The following information is based on the Amnesty International Report 2021/22. This report documented the human rights situation in 149 countries in 2021, as well as providing global and regional analysis. It presents Amnesty International’s concerns and calls for action to governments and others.
Legislation excluding certain documents as evidence in applications for international protection was ruled in violation of EU law. A new bill defining all forms of involuntary sexual penetration as rape was published. The tax authorities used a discriminatory algorithmic system to detect potential fraud in childcare benefits. A court ruled that border police could continue to use racial profiling. The National Coordinator for Counterterrorism and Security was revealed as having illegally monitored activists on social media for years.
In June, the European Court of Justice ruled that Dutch legislation – which automatically dismissed subsequent applications for protection as inadmissible when the documents submitted were not authenticated – was not in line with EU law. This ruling makes it possible for rejected applicants for international protection to submit new applications, with the authorities no longer able to refuse to examine such documents.
People seeking international protection in Curaçao, one of the constituent countries of the Netherlands, were detained in inhumane conditions, subjected to ill-treatment and denied their right to seek protection.1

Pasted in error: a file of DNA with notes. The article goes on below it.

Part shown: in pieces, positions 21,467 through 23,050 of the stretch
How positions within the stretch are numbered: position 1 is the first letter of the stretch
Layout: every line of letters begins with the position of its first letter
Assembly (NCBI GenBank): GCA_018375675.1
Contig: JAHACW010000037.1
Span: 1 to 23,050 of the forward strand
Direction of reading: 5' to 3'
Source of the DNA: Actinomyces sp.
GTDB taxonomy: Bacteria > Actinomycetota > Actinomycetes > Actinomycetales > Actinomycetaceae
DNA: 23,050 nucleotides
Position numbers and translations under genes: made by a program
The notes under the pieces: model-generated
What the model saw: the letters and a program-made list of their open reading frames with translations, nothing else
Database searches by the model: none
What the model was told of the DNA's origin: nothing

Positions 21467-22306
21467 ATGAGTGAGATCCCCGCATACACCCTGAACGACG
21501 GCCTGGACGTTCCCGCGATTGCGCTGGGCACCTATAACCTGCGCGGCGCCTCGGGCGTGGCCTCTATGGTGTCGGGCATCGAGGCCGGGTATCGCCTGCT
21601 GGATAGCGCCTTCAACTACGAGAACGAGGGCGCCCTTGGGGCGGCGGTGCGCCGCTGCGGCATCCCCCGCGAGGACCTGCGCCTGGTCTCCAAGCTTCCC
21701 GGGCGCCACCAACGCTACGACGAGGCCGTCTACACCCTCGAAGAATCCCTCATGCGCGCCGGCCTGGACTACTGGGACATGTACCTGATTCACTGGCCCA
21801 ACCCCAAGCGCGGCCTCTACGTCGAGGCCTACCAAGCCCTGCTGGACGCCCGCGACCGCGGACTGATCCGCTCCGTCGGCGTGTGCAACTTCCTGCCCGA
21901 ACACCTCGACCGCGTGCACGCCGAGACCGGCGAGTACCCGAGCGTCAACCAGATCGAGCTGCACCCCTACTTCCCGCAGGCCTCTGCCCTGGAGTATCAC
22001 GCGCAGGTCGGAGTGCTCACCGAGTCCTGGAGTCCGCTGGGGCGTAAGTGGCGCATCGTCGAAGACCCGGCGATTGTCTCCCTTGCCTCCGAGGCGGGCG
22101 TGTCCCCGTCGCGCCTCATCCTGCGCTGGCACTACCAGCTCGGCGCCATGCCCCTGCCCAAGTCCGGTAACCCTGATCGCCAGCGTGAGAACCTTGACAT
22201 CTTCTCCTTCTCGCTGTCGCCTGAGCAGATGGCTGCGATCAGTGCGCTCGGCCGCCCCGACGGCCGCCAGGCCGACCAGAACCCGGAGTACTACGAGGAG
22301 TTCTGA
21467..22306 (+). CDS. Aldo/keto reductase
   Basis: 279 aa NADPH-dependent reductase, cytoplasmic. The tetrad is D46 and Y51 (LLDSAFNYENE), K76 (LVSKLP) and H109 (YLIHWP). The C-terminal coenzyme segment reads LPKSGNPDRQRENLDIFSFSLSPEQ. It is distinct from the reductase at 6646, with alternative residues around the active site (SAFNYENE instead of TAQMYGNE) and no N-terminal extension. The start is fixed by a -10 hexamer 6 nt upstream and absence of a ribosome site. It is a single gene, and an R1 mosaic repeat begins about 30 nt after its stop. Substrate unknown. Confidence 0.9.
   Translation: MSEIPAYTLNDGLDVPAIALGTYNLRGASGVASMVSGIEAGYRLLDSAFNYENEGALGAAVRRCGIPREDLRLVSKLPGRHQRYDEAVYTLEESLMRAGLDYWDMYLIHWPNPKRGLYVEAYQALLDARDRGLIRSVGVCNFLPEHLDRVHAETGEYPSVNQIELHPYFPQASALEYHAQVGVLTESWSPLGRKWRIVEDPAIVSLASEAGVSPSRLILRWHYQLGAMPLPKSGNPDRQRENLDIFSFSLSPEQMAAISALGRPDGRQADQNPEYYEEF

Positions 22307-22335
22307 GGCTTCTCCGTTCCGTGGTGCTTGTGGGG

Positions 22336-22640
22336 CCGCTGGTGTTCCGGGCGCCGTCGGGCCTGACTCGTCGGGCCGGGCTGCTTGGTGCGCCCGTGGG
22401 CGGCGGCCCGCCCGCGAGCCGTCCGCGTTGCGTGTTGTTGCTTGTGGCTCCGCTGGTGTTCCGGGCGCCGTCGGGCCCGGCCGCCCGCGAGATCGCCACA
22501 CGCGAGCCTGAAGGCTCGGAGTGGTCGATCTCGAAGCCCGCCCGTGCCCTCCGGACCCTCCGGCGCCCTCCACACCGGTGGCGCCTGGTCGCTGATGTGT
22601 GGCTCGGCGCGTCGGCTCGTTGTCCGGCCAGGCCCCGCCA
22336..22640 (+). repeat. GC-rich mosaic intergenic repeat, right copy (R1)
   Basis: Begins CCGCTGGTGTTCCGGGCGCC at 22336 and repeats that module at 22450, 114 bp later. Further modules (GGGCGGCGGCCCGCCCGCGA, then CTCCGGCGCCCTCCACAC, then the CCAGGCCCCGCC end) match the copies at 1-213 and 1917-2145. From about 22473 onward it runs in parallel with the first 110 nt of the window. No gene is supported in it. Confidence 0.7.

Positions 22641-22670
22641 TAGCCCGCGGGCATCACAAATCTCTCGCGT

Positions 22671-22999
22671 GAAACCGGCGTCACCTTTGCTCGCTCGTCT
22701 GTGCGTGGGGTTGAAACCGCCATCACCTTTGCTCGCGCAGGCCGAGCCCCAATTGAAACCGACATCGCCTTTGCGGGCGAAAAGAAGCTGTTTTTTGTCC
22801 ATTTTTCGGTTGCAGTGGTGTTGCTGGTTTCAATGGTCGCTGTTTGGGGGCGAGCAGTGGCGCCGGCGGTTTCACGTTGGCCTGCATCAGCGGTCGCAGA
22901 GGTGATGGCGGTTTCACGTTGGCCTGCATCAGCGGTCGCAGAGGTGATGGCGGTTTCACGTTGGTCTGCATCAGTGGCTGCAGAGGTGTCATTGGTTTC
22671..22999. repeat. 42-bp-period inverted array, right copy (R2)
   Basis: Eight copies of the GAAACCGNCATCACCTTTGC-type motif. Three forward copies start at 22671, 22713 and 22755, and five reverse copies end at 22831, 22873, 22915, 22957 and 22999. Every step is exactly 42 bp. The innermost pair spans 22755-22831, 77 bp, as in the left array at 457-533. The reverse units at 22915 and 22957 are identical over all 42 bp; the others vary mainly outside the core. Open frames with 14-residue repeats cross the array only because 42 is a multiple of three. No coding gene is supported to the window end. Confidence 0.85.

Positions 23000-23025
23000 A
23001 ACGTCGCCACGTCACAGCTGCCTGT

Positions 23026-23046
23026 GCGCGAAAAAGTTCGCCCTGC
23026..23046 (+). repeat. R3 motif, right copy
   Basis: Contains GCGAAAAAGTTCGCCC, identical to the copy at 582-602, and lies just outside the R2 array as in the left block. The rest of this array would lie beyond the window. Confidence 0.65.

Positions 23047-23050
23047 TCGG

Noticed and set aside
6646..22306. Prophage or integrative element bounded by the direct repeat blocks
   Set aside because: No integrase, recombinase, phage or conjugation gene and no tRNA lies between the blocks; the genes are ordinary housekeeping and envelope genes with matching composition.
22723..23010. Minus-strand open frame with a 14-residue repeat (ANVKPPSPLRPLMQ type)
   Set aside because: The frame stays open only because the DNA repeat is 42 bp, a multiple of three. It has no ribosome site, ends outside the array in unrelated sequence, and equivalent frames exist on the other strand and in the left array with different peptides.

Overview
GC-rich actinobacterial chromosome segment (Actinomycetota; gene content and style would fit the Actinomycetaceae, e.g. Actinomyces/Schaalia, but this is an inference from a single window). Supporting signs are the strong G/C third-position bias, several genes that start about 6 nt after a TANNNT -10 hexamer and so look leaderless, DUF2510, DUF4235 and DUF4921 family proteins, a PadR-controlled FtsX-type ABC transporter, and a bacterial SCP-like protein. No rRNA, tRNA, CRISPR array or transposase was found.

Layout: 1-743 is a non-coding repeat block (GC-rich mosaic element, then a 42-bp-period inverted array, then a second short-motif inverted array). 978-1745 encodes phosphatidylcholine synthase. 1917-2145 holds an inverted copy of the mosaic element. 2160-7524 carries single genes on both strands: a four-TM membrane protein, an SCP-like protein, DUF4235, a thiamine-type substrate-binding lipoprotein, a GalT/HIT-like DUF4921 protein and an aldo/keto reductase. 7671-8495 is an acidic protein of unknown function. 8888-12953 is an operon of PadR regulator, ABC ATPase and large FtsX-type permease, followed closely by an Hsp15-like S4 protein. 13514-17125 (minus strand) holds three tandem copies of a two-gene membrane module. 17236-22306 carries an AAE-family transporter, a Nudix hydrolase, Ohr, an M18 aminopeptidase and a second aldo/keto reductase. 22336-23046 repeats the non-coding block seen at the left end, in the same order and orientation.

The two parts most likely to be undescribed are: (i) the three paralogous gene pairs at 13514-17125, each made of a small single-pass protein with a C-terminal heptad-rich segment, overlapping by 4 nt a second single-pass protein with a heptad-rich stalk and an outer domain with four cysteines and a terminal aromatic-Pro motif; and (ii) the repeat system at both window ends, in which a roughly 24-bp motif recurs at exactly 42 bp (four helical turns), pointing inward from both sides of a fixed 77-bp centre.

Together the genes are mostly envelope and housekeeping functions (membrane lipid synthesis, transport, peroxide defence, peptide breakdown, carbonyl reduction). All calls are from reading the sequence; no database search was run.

In March the Minister of Justice and Security published a new draft of the Sexual Offences Act which proposed that all involuntary sexual penetration would be defined as rape. By year’s end the proposal had still not been submitted to parliament, however, and civil society expressed concern at the minister’s suggestion that the bill may not be implemented until 2024.
The tax authorities were exposed as utilizing a discriminatory algorithmic system to detect inaccurate and potentially fraudulent applications for childcare benefits. Tens of thousands of people were falsely accused of fraud and were compelled to repay large sums of money. This led to devastating problems for the families, ranging from debt and unemployment to forced evictions and health issues. In particular, people with a migrant background and from low-income households were disproportionately affected as information on whether an applicant had Dutch nationality was used as a risk factor in the algorithmic system and the algorithms assigned people on lower incomes a higher risk score.2
Law enforcement agencies continued to use racial profiling, although the government denounced the practice in principle. In September the District Court of The Hague ruled that ethnicity could be used along with other criteria in deciding whether to stop an individual against whom there was no suspicion of any wrongdoing. A civil society coalition including Amnesty International had filed the lawsuit seeking to challenge racial profiling.3